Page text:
Background: I see Nichole’s microphone. Look at mommy. I see Nichole’s microphone. I know, but look at mommy. Mommy’s looking for the microphone. I’m gonna go over and help. I’m gonna go help, I’m gonna go help mommy.
Towards the end of the session, Erica and I have a quick chat about what’s been going on at work while Shiloh reaches for a texture-safe snack — pork rinds, believe it or not.
Nichole Currie: Is that her favorite snack?
Erica Irving: Yeah, that’s her favorite snack. I’m sorry. It’s just, like, it’s always so interesting when her, she like, her favorite thing is just being near the window and just crunching on her snacks. Yeah, so this is her happy place, yeah.
Erica tells me that for the past four months, she’s been taking on more hours, which is a surprise to me.
Erica Irving: Yeah, so that went well. I’m very, I was very, very, I’ve been sleep-deprived. Um, I think I’m good off of that now. I think I’m gonna take a rest maybe [laughs].
Erica’s been racking up overtime, even though she hadn’t planned to when she first started the job. But she explained it to me like this: At first, she wanted to help out her understaffed department, which quickly turned into an opportunity to really make up for the financial dent from her time on unemployment — that long period when she wasn’t able to save money for Shiloh or build that generational wealth.
It’s common for people who are not privileged to do whatever they need to get ahead financially. Think about it: If you’re starting out with low capital, no investments, no savings — you’d probably do everything in your power to avoid becoming economically vulnerable again with no padding our safety net of savings to fall back on. But while she hustles for the future, Erica wants to make sure that she spends more quality time with her daughter. Like today, for example:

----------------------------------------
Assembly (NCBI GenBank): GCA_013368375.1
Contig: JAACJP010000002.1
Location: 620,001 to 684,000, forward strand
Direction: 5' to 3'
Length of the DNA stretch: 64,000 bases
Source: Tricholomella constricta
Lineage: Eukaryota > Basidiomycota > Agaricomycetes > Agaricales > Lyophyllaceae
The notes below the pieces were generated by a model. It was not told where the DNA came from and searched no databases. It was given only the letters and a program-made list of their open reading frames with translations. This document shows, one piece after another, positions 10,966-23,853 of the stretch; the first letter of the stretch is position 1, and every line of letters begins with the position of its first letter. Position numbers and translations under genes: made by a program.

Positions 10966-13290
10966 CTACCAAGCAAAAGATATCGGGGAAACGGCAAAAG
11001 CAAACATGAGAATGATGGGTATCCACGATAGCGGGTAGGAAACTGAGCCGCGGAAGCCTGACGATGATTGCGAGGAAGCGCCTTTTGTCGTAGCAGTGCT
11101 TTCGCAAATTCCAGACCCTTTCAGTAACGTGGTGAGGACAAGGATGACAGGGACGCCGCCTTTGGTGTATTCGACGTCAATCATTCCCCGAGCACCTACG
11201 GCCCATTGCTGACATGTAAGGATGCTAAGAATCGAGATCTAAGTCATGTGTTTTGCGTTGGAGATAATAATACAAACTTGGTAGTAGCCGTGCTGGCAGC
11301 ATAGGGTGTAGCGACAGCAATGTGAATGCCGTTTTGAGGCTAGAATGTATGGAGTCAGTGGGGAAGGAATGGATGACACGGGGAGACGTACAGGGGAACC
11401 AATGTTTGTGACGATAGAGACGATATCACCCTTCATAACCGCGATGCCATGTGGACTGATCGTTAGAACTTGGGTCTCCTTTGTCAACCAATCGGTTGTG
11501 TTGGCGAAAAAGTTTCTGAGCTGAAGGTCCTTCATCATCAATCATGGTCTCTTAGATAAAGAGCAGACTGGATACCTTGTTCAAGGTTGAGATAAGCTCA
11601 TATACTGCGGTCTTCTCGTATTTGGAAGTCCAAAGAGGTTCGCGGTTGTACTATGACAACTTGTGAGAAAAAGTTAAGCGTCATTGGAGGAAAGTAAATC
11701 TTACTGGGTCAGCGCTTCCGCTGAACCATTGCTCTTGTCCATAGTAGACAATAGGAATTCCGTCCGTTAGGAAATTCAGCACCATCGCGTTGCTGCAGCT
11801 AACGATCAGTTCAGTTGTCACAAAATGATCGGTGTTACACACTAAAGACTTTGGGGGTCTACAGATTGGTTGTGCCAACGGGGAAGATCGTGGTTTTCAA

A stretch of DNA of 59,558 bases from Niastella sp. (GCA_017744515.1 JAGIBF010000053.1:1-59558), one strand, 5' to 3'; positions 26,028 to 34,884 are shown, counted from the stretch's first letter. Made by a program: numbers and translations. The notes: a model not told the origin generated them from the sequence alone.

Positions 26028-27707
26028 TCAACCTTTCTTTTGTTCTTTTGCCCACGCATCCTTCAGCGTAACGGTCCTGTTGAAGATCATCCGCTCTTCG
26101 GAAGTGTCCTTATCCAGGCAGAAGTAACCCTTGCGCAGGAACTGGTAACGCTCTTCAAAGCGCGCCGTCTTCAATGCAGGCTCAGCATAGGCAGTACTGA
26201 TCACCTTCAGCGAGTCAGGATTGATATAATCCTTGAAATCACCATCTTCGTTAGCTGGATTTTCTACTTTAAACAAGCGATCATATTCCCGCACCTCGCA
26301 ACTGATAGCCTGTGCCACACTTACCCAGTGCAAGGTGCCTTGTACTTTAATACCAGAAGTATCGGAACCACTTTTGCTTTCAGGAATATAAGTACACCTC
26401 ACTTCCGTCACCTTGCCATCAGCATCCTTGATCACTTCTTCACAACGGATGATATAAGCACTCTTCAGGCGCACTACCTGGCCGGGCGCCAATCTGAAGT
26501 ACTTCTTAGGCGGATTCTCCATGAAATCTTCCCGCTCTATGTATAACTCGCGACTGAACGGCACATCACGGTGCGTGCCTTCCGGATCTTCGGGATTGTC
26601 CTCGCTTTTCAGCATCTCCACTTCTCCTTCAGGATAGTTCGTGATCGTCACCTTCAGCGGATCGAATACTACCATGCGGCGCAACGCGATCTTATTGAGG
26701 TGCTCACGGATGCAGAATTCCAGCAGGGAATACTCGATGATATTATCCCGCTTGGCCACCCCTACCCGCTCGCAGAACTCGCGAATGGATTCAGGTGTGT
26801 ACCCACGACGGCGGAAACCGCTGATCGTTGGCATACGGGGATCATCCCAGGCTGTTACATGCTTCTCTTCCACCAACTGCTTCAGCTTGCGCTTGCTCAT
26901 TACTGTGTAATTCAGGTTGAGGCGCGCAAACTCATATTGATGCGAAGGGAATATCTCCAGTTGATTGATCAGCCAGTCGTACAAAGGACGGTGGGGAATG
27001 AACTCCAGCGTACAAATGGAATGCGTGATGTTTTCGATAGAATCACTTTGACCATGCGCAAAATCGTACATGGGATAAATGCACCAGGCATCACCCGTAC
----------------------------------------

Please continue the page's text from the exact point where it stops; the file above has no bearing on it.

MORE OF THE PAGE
Erica Irving: I was going to pick up overtime today, but I was like, no, it’s going to be nice. I want to take her to the zoo. I want to do something fun.
I catch up with Erica in August of 2023 — four months after that therapy session and a year after we first met. She is no longer working overtime. She’s managed to strike a nice balance between her financial journey and having enough time to be there for Shiloh. All the while, her credit score has been climbing back up, she is just shy about 50 points shy from where it was before she lost her job.
Erica Irving: I feel like I did a total 180 and I’m so happy for it. I’m really, I’m really, like, sometimes I do cry because this time last year, I was in a really bad place. I just felt, like, so helpless. And to feel like I’m in control of my life is really amazing.